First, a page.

Which language should I study?


One of the questions linguists are often asked is which language should a student study for "job prospects."

My answer is that you pick the language you like, and it will more than likely be a good choice, especially at the high school level.

Truthfully your choice of languages, especially in high school, are often limited to major world languages such as Spanish, French, Italian, German, Russian, Chinese, Japanese, Arabic. Any of these languages are widely spoken and have a key global market or industrial manufacturing base. There's money to be made from any of these languages.

Even 'exotic languages' like Swahili, Cantonese, Indonesian, Hindi and others which can be found in university courses typically represent powerful regional powers with important markets. Some one has to cover these regions...wouldn't be nice if they actually knew something of what the local people were saying?

So really...pick the one you like or the one from a region you are especially interested in. Part of learning a language, especially for business purposes, is learning the culture. The more attracted you are to a culture/language to begin with, the better your chances for mastery (ah the power of motivation!) And besides, do you want to travel somewhere you don't like just because you learned the language? Or do you want to go somewhere you've always wanted to see? The choice is yours.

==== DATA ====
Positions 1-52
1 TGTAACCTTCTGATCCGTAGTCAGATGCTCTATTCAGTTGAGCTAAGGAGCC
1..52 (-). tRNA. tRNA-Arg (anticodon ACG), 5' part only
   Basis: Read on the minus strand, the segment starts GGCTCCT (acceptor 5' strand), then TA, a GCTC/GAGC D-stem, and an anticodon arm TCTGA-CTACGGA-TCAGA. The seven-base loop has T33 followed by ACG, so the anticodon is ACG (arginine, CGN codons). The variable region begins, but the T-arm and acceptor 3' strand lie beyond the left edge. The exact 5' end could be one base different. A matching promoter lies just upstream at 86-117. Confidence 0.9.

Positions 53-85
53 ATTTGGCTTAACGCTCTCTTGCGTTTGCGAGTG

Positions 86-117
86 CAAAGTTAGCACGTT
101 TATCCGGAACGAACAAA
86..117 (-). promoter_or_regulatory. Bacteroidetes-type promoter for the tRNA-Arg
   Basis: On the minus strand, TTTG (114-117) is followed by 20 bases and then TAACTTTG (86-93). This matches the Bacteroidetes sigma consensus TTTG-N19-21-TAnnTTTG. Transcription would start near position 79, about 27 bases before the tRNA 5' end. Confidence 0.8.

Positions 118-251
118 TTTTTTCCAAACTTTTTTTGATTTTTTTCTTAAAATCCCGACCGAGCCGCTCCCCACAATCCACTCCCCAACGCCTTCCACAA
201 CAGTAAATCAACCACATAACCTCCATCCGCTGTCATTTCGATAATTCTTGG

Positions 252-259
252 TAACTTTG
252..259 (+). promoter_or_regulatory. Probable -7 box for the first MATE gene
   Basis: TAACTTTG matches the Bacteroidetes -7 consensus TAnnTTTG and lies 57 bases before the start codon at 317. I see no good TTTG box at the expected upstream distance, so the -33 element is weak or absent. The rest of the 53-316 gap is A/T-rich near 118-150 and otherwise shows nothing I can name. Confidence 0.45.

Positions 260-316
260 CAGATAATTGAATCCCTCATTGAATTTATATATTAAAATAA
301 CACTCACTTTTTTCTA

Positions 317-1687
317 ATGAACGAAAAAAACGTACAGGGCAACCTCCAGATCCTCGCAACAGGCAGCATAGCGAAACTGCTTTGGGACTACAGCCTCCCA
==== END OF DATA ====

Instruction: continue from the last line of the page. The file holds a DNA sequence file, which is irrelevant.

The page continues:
What about lesser-known languages?

Maybe someday you will have a chance to learn a language that has always interested you, but wasn't "practical". Maybe an ancient language, a language from your ancestry or a really exotic language spoken by only 10,000 people.

I say you should go for these languages too, even if there are no "direct" economic benefits. First, learning anything about another language/culture expands your horizons. Maybe you learn to be more comfortable reading another script or be better able to hear certain sounds. Maybe you'll just be more comfortable eating properly with your hands...who knows.

Plus, you could get a reputation for being "well-traveled" and that can be handy (although a tool that should always be used with caution).

What I'm trying to say is that picking a language to learn shouldn't just be a matter of mind, but also of the "heart". Sometimes a language is forced upon you (e.g. Spanish for a job or the Peace Corps), but more often than not, you have a choice.

So if you are selecting a language to study - I think the best choice is to look beyond the cold economics and think about your own desires.